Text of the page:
• Dec. 16, 2006, 3:11 p.m. CST

    Keep up the great work Capone

    by Darth Thoth

    I always enjoy your reviews and the movies you pick to review. It really adds something to this site. Peace.

  • Dec. 16, 2006, 3:16 p.m. CST

    great review and something that got to me

    by Bloo

    great review Capone, great, touching, simple and giving us all the facts needed, beautiful<p> my complaint isn't about the review it's moron movie reviewers, I read, either on the AP or on Yahoo a reviewer actually refer to Dakota Fanning as the "Charlotte" of "Charlotte's Web" I knew that wasn't right I just rolled my eyes and exited that review. <p> Capone, I don't know if you get paid by this site or not, but I assure you those at Yahoo or AP do and you get it right and they just look stupid, keep it up

  • Dec. 16, 2006, 3:17 p.m. CST


    by Bloo

    ...the mistake I mentioned in the previous comment is the kind of mistake the AICN gets blasted for, weather truthfully or not so I thought it was funny<p> also funny, I'm sorry at least I got a chuckle out of Reba and Kathy Bates playing cows, made me laugh...alot

  • Dec. 16, 2006, 3:24 p.m. CST

    well, I for one will be seeing this movie.

    by moondoggy2u

    What can I say? I'm a deffite fan of that children's story.

  • Dec. 16, 2006, 3:27 p.m. CST

    Still, Capone's review aside,

    by moondoggy2u

    My biggest fear is that this film will given the dreamworks treatment (ie, instantly forgetable pop references and unremarkable direction combined with the voices of every celebrity imaginable that Dreamworks can shmooze into an AR session).

  • Dec. 16, 2006, 3:42 p.m. CST

    Torture porn with a pig, a spider and a little girl?

    by DerLanghaarige

    Too soon!

  • Dec. 16, 2006, 3:44 p.m. CST

    Go Dakota Fanning!

    by DarthDooku

    She's such an amazing actress, i only hope Hollywood will recognize that and give her many leading roles as she grows older.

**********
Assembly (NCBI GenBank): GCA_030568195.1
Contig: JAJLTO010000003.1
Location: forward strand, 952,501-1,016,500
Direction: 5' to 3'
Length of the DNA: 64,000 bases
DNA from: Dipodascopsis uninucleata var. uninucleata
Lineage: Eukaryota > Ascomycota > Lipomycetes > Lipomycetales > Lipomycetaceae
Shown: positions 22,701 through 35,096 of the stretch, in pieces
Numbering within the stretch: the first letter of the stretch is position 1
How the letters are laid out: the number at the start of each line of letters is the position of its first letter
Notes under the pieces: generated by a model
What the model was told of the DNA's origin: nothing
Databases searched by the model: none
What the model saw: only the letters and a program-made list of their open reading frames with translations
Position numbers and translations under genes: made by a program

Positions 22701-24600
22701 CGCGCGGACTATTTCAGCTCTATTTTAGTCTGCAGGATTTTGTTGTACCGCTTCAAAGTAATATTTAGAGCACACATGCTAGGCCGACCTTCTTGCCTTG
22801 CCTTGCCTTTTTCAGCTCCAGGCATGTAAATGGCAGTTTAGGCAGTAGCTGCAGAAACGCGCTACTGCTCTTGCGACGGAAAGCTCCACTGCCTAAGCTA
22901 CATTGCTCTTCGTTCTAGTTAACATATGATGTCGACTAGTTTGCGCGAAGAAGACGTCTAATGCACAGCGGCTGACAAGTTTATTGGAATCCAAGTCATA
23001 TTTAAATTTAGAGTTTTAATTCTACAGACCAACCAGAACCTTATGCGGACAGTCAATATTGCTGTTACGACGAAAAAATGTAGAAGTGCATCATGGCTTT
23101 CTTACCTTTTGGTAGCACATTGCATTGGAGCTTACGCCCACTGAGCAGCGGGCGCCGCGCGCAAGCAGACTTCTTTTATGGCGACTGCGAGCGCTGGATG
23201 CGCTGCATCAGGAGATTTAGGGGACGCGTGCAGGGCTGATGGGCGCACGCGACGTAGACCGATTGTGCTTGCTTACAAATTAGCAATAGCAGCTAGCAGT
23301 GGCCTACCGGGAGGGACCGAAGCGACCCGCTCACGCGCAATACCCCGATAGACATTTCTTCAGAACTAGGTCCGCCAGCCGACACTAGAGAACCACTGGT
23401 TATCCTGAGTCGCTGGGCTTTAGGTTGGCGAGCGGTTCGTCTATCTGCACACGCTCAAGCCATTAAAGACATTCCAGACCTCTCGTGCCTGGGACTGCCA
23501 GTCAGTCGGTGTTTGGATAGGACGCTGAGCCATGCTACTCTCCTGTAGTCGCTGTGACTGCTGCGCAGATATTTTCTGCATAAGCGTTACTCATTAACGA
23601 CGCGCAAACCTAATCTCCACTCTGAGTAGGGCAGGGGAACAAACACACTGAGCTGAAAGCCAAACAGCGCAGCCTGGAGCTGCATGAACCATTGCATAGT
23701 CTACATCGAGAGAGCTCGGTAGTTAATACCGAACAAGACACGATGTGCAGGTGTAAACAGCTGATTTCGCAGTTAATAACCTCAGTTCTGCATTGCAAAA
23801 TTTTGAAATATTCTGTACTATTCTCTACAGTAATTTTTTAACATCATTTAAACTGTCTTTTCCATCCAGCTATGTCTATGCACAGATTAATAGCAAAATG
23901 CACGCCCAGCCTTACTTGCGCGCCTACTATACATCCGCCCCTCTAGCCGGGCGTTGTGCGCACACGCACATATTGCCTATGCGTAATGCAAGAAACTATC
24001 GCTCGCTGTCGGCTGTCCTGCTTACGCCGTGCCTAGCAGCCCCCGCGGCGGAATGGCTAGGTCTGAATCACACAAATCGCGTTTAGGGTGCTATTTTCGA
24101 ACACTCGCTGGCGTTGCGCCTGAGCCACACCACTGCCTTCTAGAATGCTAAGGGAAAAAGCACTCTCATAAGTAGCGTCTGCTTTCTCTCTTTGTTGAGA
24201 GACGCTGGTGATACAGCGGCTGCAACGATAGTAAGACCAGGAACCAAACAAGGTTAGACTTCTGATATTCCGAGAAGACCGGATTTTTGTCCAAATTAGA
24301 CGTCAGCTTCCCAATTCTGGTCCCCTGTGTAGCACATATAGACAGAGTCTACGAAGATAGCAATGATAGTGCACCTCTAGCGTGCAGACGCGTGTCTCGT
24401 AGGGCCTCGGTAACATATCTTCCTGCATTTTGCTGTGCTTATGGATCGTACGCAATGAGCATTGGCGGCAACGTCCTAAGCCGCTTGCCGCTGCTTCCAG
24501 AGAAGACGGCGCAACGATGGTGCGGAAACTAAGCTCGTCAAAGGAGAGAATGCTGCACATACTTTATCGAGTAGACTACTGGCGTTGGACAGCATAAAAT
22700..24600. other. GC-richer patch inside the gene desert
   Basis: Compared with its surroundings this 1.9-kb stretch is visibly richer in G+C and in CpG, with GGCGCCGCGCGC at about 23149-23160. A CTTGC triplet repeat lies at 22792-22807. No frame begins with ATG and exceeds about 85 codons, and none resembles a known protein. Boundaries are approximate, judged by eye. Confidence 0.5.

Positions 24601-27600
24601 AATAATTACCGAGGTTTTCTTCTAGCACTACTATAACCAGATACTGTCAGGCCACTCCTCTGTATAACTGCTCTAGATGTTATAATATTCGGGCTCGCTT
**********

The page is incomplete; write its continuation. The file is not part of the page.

• Dec. 16, 2006, 3:45 p.m. CST

    I'm sure the german version will be dubbed by...

    by DerLanghaarige

    ...lots of B- and C-grade celebrities. Oliver Pocher? Verona Feldbusch? Boris Becker? Dieter Bohlen? Mirja Boes? Trust me, they will be there! God bless the DVD!

  • Dec. 16, 2006, 3:52 p.m. CST

    Dakota Fanning's been in more movies than Sam Jackson

    by CTU Mole

    And she's been 11 for like 30 years. That Poltergeist girl didn't die, that's her. She's frozen in carbonite between shoots.

  • Dec. 16, 2006, 4:51 p.m. CST


    by The_Bat

    I cry in the story from charlottes death to the baby spiders leaving the nest. I was scarred for life by the book and animated film. If you do not cry during this story then you are not human.

  • Dec. 16, 2006, 5:03 p.m. CST

    Babe and Charlotte's Web

    by The Funketeer

    Capone, you're the best reviewer on this site but I've got to disagree with you on the Babe assessment. Babe was based on a series of novels by Dick King Smith written in the 80s. They are popular among children and very well written. While Charlotte's Web was certainly popular at the time, it's not like there was a resurgence in talking pig movies when Babe came out (although I do remember something called Gordy that flopped miserably). The animated Charlotte's Web was released in the 70s so I'm not sure why it is you think that the Babe movies owe some debt of gratitude to Charlotte. It's not like E.B. White invented the talking animal story. That's like saying Charlotte wouldn't exist without Francis the Talking Mule.